Comments on: ■ Density in the pre-Columbian United States: A look at Cahokia https://persquaremile.com/2011/02/08/density-in-the-pre-columbian-united-states-a-look-at-cahokia/ Tue, 02 Jun 2015 14:30:43 +0000 hourly 1 By: Green Knight https://persquaremile.com/2011/02/08/density-in-the-pre-columbian-united-states-a-look-at-cahokia/#comment-4166 Fri, 23 Dec 2011 21:24:25 +0000 https://persquaremile.com/?p=659#comment-4166 Hiking to the top of Monks Mound on a hot, humid day is rather challenging, but the view is cool. Some of my students replaced the railroad-tie stairs some years back, and found all sorts of old Colonial and Civil War-era stuff (buttons and things). The most interesting thing about Mississippian culture was its trade ties to the Maya.

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By: Tim De Chant https://persquaremile.com/2011/02/08/density-in-the-pre-columbian-united-states-a-look-at-cahokia/#comment-4165 Wed, 23 Feb 2011 17:03:54 +0000 https://persquaremile.com/?p=659#comment-4165 That’s true, but I was talking about American in the an even more limited sense (what some people call “USian”, though that doesn’t quite roll off the tongue). There were plenty of large South American cities (with all deference to your work).

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By: Andy https://persquaremile.com/2011/02/08/density-in-the-pre-columbian-united-states-a-look-at-cahokia/#comment-4164 Wed, 23 Feb 2011 06:35:46 +0000 https://persquaremile.com/?p=659#comment-4164 *cough* North American City *cough*

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By: Weekly Linkfest - Edition 17 Permaculture Research Institute of Australia. https://persquaremile.com/2011/02/08/density-in-the-pre-columbian-united-states-a-look-at-cahokia/#comment-4163 Tue, 22 Feb 2011 18:41:09 +0000 https://persquaremile.com/?p=659#comment-4163 […] Density in the pre-Columbian United States: A look at Cahokia. […]

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By: Paul Lamb https://persquaremile.com/2011/02/08/density-in-the-pre-columbian-united-states-a-look-at-cahokia/#comment-4162 Wed, 16 Feb 2011 23:25:26 +0000 https://persquaremile.com/?p=659#comment-4162 Dammit! I grew up in St. Louis and didn’t move away until I was in my 30s, yet I never once visited Cahokia. Fool that I was.

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By: re:place Magazine https://persquaremile.com/2011/02/08/density-in-the-pre-columbian-united-states-a-look-at-cahokia/#comment-4161 Sat, 12 Feb 2011 18:41:46 +0000 https://persquaremile.com/?p=659#comment-4161 […] Density in the pre-Columbian United States: A look at Cahokia [Per Square Mile] Can China Avoid Getting Stuck in Traffic? [Miller-McCune] 10 Best Cities for […]

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By: Tim De Chant https://persquaremile.com/2011/02/08/density-in-the-pre-columbian-united-states-a-look-at-cahokia/#comment-4160 Fri, 11 Feb 2011 19:14:43 +0000 https://persquaremile.com/?p=659#comment-4160 Archaeologists often list the “downtown” of Cahokia as Monks Mound, the largest mound in the settlement. More mounds and plazas occupied the space between housing clusters. Those areas are not included in the housing cluster density calculations (5,600 to 5,800 people per square mile), but I did include them when estimating the density of the entire settlement (1,000 to 1,500 people per square mile) as I think it captures more of what the place felt like.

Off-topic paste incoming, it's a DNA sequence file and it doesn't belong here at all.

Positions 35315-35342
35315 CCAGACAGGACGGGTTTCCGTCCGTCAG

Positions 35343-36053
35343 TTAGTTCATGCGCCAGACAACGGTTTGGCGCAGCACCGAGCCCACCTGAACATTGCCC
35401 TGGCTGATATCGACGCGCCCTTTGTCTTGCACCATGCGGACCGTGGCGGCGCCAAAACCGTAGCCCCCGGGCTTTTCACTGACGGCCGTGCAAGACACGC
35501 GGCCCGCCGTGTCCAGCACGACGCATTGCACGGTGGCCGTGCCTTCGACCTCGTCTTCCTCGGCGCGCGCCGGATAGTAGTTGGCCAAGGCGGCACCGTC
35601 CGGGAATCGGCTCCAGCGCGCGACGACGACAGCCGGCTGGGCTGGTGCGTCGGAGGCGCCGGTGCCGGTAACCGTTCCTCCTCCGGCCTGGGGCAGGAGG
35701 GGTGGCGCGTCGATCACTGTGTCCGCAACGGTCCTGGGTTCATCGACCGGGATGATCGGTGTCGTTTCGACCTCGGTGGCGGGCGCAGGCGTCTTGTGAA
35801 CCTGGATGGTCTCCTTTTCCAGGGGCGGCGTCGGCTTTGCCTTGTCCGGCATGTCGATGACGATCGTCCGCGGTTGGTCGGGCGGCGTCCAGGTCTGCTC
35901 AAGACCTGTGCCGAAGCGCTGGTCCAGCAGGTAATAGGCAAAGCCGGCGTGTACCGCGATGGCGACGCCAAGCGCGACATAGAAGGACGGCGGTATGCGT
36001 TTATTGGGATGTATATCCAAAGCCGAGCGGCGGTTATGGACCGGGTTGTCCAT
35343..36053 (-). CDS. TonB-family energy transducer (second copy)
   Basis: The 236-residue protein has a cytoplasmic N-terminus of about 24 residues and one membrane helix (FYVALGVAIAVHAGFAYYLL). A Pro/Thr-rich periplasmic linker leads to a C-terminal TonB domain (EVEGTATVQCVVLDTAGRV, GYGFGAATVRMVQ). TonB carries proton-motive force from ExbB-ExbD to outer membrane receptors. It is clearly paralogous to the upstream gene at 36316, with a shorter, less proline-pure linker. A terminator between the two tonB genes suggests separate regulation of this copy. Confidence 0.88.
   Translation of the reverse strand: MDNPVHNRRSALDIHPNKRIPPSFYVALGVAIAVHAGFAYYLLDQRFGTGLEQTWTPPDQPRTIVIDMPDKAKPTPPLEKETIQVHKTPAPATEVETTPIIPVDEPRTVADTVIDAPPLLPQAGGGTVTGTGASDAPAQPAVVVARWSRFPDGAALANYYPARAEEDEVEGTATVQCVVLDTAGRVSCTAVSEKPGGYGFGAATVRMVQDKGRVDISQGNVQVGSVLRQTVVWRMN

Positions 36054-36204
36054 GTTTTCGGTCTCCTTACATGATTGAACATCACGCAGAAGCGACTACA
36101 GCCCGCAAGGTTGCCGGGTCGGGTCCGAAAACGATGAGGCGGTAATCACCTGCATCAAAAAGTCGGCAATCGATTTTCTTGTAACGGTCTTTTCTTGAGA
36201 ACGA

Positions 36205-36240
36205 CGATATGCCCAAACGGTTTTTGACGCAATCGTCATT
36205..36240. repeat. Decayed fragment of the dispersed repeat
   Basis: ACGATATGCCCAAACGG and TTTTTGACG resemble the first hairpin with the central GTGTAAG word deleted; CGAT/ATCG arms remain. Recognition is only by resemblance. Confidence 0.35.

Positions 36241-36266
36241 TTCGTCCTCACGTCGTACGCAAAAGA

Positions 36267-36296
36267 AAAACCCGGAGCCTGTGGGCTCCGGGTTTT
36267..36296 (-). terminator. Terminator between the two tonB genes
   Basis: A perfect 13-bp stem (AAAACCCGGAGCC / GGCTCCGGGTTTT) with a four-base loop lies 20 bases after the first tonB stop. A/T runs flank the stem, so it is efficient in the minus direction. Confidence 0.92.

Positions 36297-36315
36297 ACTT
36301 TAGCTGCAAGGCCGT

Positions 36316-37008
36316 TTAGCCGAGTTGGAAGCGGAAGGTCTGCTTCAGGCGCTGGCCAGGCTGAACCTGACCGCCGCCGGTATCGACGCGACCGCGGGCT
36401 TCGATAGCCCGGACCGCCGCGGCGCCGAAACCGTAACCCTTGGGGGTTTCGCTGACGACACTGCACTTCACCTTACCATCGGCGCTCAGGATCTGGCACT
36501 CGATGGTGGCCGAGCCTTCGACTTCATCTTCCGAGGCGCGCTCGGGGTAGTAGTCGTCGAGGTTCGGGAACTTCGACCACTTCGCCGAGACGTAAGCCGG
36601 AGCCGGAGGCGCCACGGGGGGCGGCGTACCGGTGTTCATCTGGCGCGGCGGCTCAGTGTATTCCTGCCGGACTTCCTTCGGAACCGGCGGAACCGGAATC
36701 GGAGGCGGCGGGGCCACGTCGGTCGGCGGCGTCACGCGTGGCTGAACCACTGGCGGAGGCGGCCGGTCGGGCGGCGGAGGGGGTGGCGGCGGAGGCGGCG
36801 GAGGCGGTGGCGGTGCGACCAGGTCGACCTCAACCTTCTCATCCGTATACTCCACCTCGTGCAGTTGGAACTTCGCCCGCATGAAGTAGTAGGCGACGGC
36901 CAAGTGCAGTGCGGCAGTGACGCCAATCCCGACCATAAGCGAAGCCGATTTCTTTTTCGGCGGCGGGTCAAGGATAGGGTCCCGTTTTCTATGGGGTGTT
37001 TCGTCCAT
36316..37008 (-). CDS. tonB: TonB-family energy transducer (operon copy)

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By: Mike https://persquaremile.com/2011/02/08/density-in-the-pre-columbian-united-states-a-look-at-cahokia/#comment-4159 Fri, 11 Feb 2011 19:09:05 +0000 https://persquaremile.com/?p=659#comment-4159 Not only have I heard of Cahokia, but I went to college there (although the college’s operations moved over to Saint Louis a few years ago). I knew the town had some historical significance, but not to this extent. I’m a bit curious about the actual geographic size of the town, however. My school was near the historical center of town, but the Cahokia Mounds are about 7 miles north, beyond East St. Louis. If the supposed diameter of the town proper was only 2 miles, what was between “downtown” and the mounds? More mounds? Other settlements? Hunting grounds? Does that area get included in the density calculation?

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By: Tim De Chant https://persquaremile.com/2011/02/08/density-in-the-pre-columbian-united-states-a-look-at-cahokia/#comment-4158 Tue, 08 Feb 2011 17:17:51 +0000 https://persquaremile.com/?p=659#comment-4158 Maybe by today’s standards, but the sentiment I got from reading the chapter and some other background material is that this was city-level back in those days. And you’re right, it may not be the largest historical city you haven’t heard of, but it’s probably the largest historical American city you’ve never heard of. (Updated the lede to reflect that.)

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By: Neil https://persquaremile.com/2011/02/08/density-in-the-pre-columbian-united-states-a-look-at-cahokia/#comment-4157 Tue, 08 Feb 2011 17:11:45 +0000 https://persquaremile.com/?p=659#comment-4157 10-15k? City? Come on…it’s a large settlement, but hardly a city.

There are loads of bigger places a lot longer ago that I haven’t heard of:
http://en.wikipedia.org/wiki/Historical_urban_community_sizes

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